Great Hall-Long Hall Buildings Approved to National Register of Historic Places

Great Hall-Long Hall

Plummer Park’s Great Hall-Long Hall received historic designation in Anaheim Wednesday morning as the California Historic Resources Commission voted unanimously to approve the 75-year-old West Hollywood buildings to the National Register of Historic Places.

“This is a very exciting moment in recognizing our history,” said West Hollywood Preservation Alliance president Jen Dunbar, who wrote the nomination papers for the buildings. “I think this is something that the people of West Hollywood, the people of Los Angeles County and the state of California should be proud of.”

After hearing opposing arguments from West Hollywood Planning Manager John Keho and members of the West Hollywood Preservation Alliance, the nine-member commission went straight to vote without a discussion, closing the latest chapter in the ongoing battle over proposed renovations to Plummer Park.

The commission approved the nomination on the grounds the buildings are strong examples of Spanish Colonial revival architecture and because they were built by the Work Projects Administration (WPA), the Depression-era government-funded department that constructed many highways, parks and public buildings across the nation.

Jay Correia, a supervisor with the state’s Office of Historic Preservation, told the commission the Great Hall-Long Hall buildings still have a “high degree of integrity.”

The commission received 73 letters of support for the nomination and two different petitions supporting it (one with 90 signatures, the other with 61).

The approval comes despite opposition from West Hollywood. The City Council’s plan to renovate the park and demolish Great Hall-Long Hall stalled earlier this year when redevelopment funds were denied from the state. On April 1, the council voted 4-1 to oppose the Historic Register nomination.

It is highly unusual for a city to oppose a National Register nomination. Out of the roughly 50 state nominations made each year, only one will be opposed by a city, according to Correia.

Speaking briefly for the city, planning manager John Keho told the commission West Hollywood was committed to historic preservation but decided that additional green space in Plummer Park was a higher priority. Following the meeting, Keho declined to comment.

“I am elated,” said resident Stephanie Harker, who co-founded Protect Plummer Park, the group leading protests against renovation. “The commission did the proper thing for the buildings. It’s one step toward protecting all of Plummer Park.”

“It’s an incredible honor,” said resident Cathy Blaivas, the other founder of Protect Plummer Park. “It took an outside force to recognize what we have right now in the city. Thank goodness for the commission.”

The honor, however, does not guarantee protection from the wrecking ball. The City Council could still take a vote of “overriding consideration” to demolish the building.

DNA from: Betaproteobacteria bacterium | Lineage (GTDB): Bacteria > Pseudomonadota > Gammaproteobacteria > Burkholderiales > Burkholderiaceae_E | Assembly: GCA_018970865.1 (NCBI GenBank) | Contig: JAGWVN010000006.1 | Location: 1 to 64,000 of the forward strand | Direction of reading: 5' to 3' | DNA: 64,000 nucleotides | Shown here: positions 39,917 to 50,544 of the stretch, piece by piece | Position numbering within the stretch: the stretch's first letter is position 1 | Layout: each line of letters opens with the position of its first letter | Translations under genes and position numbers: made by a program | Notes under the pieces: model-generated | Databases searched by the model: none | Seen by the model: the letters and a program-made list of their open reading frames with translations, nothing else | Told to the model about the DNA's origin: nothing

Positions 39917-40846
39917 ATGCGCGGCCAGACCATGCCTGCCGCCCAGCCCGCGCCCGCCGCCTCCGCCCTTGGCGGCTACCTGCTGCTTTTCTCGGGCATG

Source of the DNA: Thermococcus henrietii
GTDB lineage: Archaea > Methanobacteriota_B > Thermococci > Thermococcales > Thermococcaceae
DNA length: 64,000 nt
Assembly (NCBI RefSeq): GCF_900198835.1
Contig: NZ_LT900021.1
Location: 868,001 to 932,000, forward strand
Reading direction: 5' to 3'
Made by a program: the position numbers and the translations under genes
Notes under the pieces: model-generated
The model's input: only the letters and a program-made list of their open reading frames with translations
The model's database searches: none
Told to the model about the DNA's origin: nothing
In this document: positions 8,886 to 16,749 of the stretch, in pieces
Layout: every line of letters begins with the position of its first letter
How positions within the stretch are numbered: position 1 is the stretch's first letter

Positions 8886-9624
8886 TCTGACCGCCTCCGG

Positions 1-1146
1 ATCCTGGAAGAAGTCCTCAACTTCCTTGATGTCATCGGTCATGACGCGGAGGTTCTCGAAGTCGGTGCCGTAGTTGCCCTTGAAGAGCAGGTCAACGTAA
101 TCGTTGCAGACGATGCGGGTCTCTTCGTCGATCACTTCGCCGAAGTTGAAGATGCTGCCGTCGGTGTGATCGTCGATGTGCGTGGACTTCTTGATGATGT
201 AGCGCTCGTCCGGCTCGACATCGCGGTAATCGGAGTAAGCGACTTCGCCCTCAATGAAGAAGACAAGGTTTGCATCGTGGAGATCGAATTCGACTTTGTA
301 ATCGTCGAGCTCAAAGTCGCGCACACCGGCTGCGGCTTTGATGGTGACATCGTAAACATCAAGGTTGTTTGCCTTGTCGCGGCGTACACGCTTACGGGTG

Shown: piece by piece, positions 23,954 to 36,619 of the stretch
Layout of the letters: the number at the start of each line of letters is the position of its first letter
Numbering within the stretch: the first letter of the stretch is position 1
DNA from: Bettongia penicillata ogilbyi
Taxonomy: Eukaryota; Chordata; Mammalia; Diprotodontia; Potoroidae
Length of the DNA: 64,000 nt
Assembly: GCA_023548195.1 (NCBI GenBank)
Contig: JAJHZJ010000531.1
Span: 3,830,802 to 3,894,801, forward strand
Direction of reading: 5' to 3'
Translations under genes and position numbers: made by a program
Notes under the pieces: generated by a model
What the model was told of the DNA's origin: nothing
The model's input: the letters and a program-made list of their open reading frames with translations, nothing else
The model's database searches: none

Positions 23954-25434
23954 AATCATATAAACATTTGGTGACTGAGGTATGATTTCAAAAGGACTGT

At an April 1 meeting, Councilmember John Heilman called for their immediate demolition.

Because West Hollywood opposed the nomination, the commission automatically pulled the Great Hall-Long Hall nomination from its consent calendar and allowed both sides to make presentations.

Dunbar, who spent almost a year researching the history of the buildings to write her nomination papers, was one of five people who spoke in support of the nomination.

Dunbar said the Plummer Park Community Clubhouse (as the Great Hall-Long Hall buildings were originally known) was built with a sense of “pride” as it was intended to be the centerpiece for the park.

The Great Hall-Long Hall buildings were where organizational meetings were held in 1984 to incorporate the city.

It was also the place where the Los Angeles chapter of ACT UP (AIDS Coalition to Unleash Power) was formed and met weekly for 10 years from 1987-1996. ACT UP is an international advocacy group instrumental in pushing the United States government to act on the AIDS crisis and find effective treatment medication in the late 1980s and early 1990s.

Longtime ACT UP member Kevin Farrell took the day off from work to attend the meeting. Great Hall was the “perfect location” for the group’s meetings as West Hollywood was the epicenter of the AIDS epidemic in the 1980s, Farrell said.

“The building has earned a critical place in West Hollywood history and in LGBT history,” he said.

To make the designation official, the Keeper of the National Register of Historic Places in Washington D.C. must approve the addition of Great Hall-Long Hall to the list of approximately 80,000 places nationwide.

Despite the honor of the designation, it doesn’t automatically come with a plaque for the building.

“If the city wants to put a plaque on the building, they’ll have to approve it and pay for it,” said Correia.

The commission also approved the nomination of the Stahl House, the iconic “Case Study House #22” located in the Hollywood Hills above the Chateau Marmont. Built in 1960, the house became famous because of a photograph taken by Julius Shulman showing two women in flowing skirts sitting in the corner of the house with a panoramic view of LA through the floor-to-ceiling glass walls at night.